Former president of Leeds Law Society and one of the most respected solicitors in the city.

Victor David Zermansky was born in Leeds and attended Leeds Grammar School and Leeds University, where he was president of the Jewish Students Association. Articled to Alderman Josh Walsh (a former Lord Mayor of Leeds) he passed the Law Society finals with distinction, being awarded the John Mackerell prize for the best and most practical answers to the papers.

After National Service, where he was a sergeant in the RASC Legal Service, Victor opened his own practice in 1955. He quickly established a reputation as a brilliant practitioner in many fields of the law. He was recognised as an astute commercial lawyer as well as being particularly sympathetic, which enabled him to build up a large matrimonial practice. He was an incisive and well prepared advocate and for a time served as a deputy circuit judge.

He served as President of Leeds Law Society in 1987/88 and was later awarded a Lifetime Achievement Award for services to the legal profession in the Yorkshire Lawyer Awards. He had completed 60 years in practice shortly before his death. The profession and public alike recognised Victor as one who resolved misunderstandings. One solicitor, when asked to describe him, said ‘he is the one who helps other solicitors’.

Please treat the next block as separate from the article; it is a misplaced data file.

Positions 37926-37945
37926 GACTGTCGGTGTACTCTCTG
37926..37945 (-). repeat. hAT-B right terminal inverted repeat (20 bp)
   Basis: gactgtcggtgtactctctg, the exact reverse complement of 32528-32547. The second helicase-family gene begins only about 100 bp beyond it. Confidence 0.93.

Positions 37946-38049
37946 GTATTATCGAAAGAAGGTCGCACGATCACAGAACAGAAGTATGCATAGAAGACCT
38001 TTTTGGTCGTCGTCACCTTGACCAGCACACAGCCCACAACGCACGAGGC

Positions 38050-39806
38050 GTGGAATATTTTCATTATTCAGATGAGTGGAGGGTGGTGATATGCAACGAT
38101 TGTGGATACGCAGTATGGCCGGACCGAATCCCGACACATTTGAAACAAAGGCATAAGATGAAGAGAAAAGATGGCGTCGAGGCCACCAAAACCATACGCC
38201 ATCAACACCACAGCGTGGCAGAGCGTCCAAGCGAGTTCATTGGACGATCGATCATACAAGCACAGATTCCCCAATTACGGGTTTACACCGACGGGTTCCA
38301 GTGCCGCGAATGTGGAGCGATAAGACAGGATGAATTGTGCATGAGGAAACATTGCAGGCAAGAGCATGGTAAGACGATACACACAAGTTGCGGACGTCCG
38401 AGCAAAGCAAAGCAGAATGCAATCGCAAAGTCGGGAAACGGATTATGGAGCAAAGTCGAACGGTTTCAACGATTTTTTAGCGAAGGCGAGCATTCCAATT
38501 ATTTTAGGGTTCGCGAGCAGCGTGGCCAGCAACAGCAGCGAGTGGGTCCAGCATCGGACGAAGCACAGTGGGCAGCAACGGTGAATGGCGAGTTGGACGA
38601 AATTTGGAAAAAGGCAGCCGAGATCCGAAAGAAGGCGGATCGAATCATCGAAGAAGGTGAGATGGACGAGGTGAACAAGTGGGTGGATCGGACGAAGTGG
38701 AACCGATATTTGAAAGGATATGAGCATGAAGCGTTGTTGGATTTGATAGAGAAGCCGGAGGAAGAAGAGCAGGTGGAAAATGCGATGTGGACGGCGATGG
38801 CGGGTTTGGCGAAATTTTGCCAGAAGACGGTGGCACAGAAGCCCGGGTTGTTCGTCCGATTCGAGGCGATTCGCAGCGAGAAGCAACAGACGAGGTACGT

He was a lifetime supporter of the Labour Party and considered that the legal aid scheme was an essential part of legal practice. His firm, Zermansky & Partners, was and remains among the foremost legal aid practitioners in the city. Victor was also extremely active in the Jewish community. He was a member of the committee that founded and ran the Kosher School Meals Service for a number of years.

He was for a term, chairman of the Leeds Kashrus Committee (overseeing providers of Kosher food). Subsequently, he served as President of the Leeds Jewish Representative Council, where he created the post of student liaison officer - the forerunner of student chaplaincy - and was granted a Lifetime Achievement Award by the Jewish community.

He was known to all and sundry as ‘Victor’. Many recognised his car with the registration plate, which read ‘VD2’, but was read by many as being ‘VDZ’. This lead to a series of disputes with the relevant authorities which, as an astute lawyer, he seemed to enjoy.

Victor is survived by his wife Anita, daughters Susan and Karin, and seven grandchildren.